It is an articulated narrative (i.e., a narrative in two parts), and shares in this respect a feature of the second maqāma. In the latter the author develops the moral duplicity of the Hamadhānian model by evoking a perverse antithesis: a grave robber—whose macabre vocation has been vividly depicted—eludes his pursuers by assuming the role of preacher in an adjacent mosque. There is, of course, a nicely conceived logic connecting the narrative’s high  relief points (grave robbing and preaching), since few people are more qualified to preach homilies based in notions of mortality than a man who spends his nights despoiling tombs. The author has stretched his model to a breaking point of moral tension; conversely, however, the whole is yet more tightly held together. This manner of structural symmetry will emerge as a feature of the sixth maqāma.
The impetus to analyse the sixth maqāma has been provided finally by an unsatisfactory view of the text articulated expansively by Ḥasan ʿAbbās. Though his edition is an admirable work of scholarship, I cannot accept the filter through which he presents this particular narrative. Wild has already observed in his review (p. 78) that the editor “tries too hard in his long and thoughtful muqaddima to ‘defend’ Ibn Nāqiyā from his detractors and does not always seem to be aware of Ibn Nāqiyā’s irony.” This is entirely consonant with what we find on pages 33–35 of the introduction, in which ʿAbbās reiterates the view—already expressed on pp. 12 and 18—that it was with reference to the sixth maqāma that the medieval sources ascribed to him a non-extant pamphlet (maqāla) on Greek Philosophy. ʿAbbās thus solves the contradiction which otherwise obtains if Ibn Nāqiyā is to have denigrated falsafa in one text (the 6th M.) yet have championed it in another (the lost Maqāla mentioned by Ibn Khallikān). In this way ʿAbbās can view the sixth maqāma as a critique of materialist heterodoxy and a pious championing of orthodox Islam. A close analysis of the text does not lead me to share this opinion. Its literary craftsmanship—the well-measured balancing of two antithetical dialogues—seems to bespeak the author’s design more than any earnest supposition.
A mutakallim told me of the following [encounter which he had had]: I once entered a garden towards the middle of the day (ʿinda qāʾimi l-nahār), leaving behind me the quarters [of my tribe] (khārijun[i] l-diyāra). It was  just such a time as keeps the stranger away from the outlying land [because of the inclement heat] (wa-qad muniʿa l-barra jānibu-hu). The crickets produced their [shrill] cacophony and shadows were short, whilst the mirage shone deceptively. Suddenly there was [before me] a man in the shade of a grape-vine who had before him a pitcher. He was incoherently drunk and muttered verses of poetry to himself. Yet I stifled my rage for fear of the effects of the terrible midday heat. I greeted him and sat down. He was most welcoming and I began to enjoy the intimacy of his company. He ladled some wine for me which was like a firebrand. He then spoke the words of al-Akhṭal: “How wonderful is this wine once it has been slain” (fa-aḥbib bi-hā maqtūlatan ḥīna tuqtalu) [i.e., once it has been mixed with water]; he mixed [the wine] and filled [the cup], then said: “Do have some!” (dūna-ka-hā). So I said to him, “I am a speculative theologian (anā rajulun min aṣḥābi l-kalām)—one of those men involved in religious debate (wa-mimman la-hu naẓarun fī l-dīn); and this is a drink that has been proscribed.”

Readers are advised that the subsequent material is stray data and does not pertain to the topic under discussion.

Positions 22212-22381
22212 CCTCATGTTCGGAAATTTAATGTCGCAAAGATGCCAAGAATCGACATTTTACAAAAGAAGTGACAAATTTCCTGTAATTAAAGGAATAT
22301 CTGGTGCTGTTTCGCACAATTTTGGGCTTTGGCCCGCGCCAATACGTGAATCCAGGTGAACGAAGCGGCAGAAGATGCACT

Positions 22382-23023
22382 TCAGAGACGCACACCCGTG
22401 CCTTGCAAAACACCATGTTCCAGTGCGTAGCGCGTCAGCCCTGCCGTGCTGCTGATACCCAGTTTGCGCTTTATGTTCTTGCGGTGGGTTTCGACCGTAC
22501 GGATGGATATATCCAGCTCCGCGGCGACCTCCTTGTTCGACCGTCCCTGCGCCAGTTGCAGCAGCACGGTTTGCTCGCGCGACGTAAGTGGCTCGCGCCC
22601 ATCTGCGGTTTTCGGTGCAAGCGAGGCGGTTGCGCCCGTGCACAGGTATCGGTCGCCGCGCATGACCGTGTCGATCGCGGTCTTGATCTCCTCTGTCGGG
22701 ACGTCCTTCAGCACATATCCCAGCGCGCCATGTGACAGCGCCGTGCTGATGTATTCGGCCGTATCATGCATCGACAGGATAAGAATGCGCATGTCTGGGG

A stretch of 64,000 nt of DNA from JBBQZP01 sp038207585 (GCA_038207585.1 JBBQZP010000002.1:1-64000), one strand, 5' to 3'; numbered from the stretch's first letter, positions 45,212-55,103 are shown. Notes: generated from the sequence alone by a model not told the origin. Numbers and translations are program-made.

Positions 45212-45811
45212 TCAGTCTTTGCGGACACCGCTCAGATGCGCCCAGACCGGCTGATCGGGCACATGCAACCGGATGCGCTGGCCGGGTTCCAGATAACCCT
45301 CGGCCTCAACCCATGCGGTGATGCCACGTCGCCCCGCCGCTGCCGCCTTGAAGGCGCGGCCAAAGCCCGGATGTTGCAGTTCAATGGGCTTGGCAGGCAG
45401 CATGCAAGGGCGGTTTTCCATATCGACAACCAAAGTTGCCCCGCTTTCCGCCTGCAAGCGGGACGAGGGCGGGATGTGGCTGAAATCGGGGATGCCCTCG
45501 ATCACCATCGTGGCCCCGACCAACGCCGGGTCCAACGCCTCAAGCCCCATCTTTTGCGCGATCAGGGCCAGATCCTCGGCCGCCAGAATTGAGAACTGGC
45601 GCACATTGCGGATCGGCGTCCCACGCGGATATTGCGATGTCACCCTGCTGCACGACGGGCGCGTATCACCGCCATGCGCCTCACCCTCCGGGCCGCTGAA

At which he asked, “What do you opine about this cup, more specifically the state of the water and wine it contains? Are they both stable together (a-thābitāni maʿan) or does one of them cease to be (baṭala aḥadu-humā)? Or is it that the one enters the other (this is expressed more elliptically in the Arabic: am dakhala fī l-ākhari)? Yet it is not possible for either one to cease from being, for there is both water and wine before us (li-anna hā hunā khamran wa-māʾan); and neither one of the two enters wholly into the other so as to become part of it. Rather they both remain stable. And it is by means of mixing that change and mutation occurs (wa-bi-l-ikhṭilāṭi waqaʿa l-taghayyuru wa-l-istiḥāla). Neither being (‘coming to be’ in the Aristotelian sense) nor perishing can exist without change. Nature is of two kinds (wa-l-ṭabīʿatu thnatāni): one which transcends ‘coming to be’ and ‘perishing’ and the other whose parts are exposed to it (i.e., fasād). Man is made up of both (wa-l-insānu murakkabun min-humā): he lives by virtue of the growing soul (al-nafsu l-nāmiya), and moves (yantaqilu) by virtue of the moving soul (al-nafsu l-mutaḥarrika) and knows by virtue of the distinguishing  soul (al-nafsu l-mumayyiza). The soul in the body is equivalent to ‘form’ in ‘matter’ (wa-l-nafsu fī l-ajsāmi bi-manzilati l-ṣūrati fī l-hayūlā) and imparts motion to bodies. [In the same way] this wine imparts motion to the soul; she (the wine) is indeed an archetype (wa-hiya qibsun li-kulli qansin)”: [He then quoted Abū Tammām:] “In quality [the wine] is like a follower of Jahm b. Ṣafwān, though they have [contrarily] given her as a sobriquet ‘the essence of all things (jawharu l-ashyāʾi). . . .’” He [paused to] take a sip from his cup then continued his demon mutterings (wa-ʿāwada wasāwisa-hu): “Movement is at the root of natural existence (i.e., of living organisms) and is of two types (wa-la-hā maʿnayāni; i.e., it  manifests itself in two ways): desire/appetite and action.” He then proceeded to expand on the matter (akhadha fī basṭi dhālika wa-nashri-hi) and to provide a detailed exegesis of what he meant (wa-sharḥi-hi wa-fasri-hi); he went on to speak of the [ontological] qualities (al-maʿānī l-kayfiyya), [that is, those ontological qualities set out in Aristotle’s] Categories, then added: “How well the great Aristotle spoke when he said: ‘Since Man cannot survive individually (lammā lam yakun li-l-insāni an yabqā bi-shakhṣi-hi), he strives at least to survive in Form [here in the sense of “species”] (ishtāqa ilā an yabqā bi-ṣūrati-hi).’” And he was led inevitably from this to say other things—not content in all with allusion and dissimulation—until he recited [in the manner of a conclusion] the following two verses of Abū Nuwās: